antihelium


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Related to antihelium: sulphur hexafluoride, sulfur hexafluoride

antihelium

[¦an·tē′hē·lē·əm]
(atomic physics)
The antimatter counterpart of helium, whose atoms each consist of two orbiting positrons and a nucleus composed of two antiprotons and either one or two antineutrons.
References in periodicals archive ?
An antihelium nucleus found in Earth's vicinity would have had a long and arduous trip.
If it did traverse intergalactic space, the antihelium nucleus would eventually cross a threshold between the antimatter region and the neighboring matter region.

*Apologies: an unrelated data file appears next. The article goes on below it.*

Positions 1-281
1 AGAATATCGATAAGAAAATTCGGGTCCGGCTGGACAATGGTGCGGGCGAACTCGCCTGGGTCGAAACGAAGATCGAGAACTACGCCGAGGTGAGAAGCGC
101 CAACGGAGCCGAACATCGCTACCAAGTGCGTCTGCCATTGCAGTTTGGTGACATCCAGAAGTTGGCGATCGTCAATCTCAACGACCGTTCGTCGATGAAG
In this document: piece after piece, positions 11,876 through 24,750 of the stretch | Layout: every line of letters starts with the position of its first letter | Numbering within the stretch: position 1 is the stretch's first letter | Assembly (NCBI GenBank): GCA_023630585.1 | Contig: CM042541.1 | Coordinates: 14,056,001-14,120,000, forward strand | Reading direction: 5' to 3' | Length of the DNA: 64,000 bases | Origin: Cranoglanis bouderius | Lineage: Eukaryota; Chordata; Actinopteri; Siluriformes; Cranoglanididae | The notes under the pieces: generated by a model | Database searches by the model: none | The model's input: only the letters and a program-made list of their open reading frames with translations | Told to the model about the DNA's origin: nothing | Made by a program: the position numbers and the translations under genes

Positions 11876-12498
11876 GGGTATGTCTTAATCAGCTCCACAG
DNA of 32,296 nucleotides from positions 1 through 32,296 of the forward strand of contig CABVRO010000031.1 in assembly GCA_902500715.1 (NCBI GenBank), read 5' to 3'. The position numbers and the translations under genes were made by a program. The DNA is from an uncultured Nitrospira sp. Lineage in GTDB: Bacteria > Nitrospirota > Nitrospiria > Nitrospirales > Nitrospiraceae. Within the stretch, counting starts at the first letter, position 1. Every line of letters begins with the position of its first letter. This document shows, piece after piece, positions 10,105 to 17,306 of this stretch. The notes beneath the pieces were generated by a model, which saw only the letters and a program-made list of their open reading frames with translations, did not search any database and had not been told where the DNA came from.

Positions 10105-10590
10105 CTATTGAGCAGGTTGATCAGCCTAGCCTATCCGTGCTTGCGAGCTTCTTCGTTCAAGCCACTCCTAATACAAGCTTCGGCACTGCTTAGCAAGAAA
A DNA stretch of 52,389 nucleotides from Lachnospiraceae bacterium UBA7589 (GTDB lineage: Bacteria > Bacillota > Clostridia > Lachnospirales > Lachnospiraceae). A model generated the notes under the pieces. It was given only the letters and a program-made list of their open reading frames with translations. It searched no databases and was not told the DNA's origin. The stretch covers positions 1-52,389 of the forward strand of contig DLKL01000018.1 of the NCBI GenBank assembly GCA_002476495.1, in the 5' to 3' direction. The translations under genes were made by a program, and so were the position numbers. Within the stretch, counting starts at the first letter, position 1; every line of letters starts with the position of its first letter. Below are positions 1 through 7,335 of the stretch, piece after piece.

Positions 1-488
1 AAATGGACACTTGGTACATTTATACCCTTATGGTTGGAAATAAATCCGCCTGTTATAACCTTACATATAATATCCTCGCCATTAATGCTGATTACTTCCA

Finally, if an antihelium nucleus is to be recorded, it must approach the neighborhood of the Milky Way.
Even with the enormous number of particles that would be flowing out of an antimatter galaxy, the odds of an antihelium nucleus reaching a detector near Earth are small.
I don't see any reason why, in our conventional understanding of cosmology, we would see any antihelium in the universe," says Sean Carroll of the California Institute of Technology in Pasadena.
Some scientists have suggested that any region of antimatter might be so large that antihelium particles would never make it to Earth.